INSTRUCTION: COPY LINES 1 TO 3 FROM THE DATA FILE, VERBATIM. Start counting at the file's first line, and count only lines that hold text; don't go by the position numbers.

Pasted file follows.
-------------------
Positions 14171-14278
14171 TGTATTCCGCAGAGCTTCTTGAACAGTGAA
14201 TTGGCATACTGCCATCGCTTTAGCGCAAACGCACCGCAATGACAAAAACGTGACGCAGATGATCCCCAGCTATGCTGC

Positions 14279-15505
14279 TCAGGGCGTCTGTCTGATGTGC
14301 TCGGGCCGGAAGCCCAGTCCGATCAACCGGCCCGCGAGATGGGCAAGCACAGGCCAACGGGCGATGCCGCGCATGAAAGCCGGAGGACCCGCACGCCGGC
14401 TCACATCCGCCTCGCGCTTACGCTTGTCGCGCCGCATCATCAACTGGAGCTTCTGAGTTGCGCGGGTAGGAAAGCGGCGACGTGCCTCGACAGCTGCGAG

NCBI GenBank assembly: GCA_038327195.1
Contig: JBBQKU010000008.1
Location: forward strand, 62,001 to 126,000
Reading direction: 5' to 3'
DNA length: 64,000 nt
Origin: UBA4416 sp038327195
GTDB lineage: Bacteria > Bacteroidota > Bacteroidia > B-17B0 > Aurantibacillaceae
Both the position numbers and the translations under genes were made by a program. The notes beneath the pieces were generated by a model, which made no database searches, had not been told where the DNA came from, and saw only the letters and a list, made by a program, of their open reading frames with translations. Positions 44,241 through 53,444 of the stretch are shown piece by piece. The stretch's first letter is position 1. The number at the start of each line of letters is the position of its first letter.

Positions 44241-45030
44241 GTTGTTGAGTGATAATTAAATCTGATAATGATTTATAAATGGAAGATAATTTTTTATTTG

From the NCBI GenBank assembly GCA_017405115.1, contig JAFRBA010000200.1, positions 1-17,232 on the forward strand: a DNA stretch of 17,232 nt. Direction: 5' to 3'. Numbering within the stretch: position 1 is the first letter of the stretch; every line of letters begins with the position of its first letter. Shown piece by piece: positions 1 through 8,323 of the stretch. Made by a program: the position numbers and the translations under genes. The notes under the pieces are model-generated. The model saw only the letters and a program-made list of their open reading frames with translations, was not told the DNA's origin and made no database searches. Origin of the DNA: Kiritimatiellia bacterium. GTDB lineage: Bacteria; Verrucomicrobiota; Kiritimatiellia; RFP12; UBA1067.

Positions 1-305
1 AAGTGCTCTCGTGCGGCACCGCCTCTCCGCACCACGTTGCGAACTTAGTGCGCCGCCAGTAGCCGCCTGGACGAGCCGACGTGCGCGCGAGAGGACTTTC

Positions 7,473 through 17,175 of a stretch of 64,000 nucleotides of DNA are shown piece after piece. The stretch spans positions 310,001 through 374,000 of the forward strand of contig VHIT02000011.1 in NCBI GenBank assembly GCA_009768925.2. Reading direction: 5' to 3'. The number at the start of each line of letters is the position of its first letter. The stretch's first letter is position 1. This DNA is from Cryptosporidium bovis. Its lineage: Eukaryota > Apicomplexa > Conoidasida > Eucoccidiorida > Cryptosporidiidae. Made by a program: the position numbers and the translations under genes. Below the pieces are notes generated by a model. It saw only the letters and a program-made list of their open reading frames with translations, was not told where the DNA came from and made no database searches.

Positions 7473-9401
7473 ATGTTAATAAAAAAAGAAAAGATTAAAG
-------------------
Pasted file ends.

Positions 14171-14278
14171 TGTATTCCGCAGAGCTTCTTGAACAGTGAA
14201 TTGGCATACTGCCATCGCTTTAGCGCAAACGCACCGCAATGACAAAAACGTGACGCAGATGATCCCCAGCTATGCTGC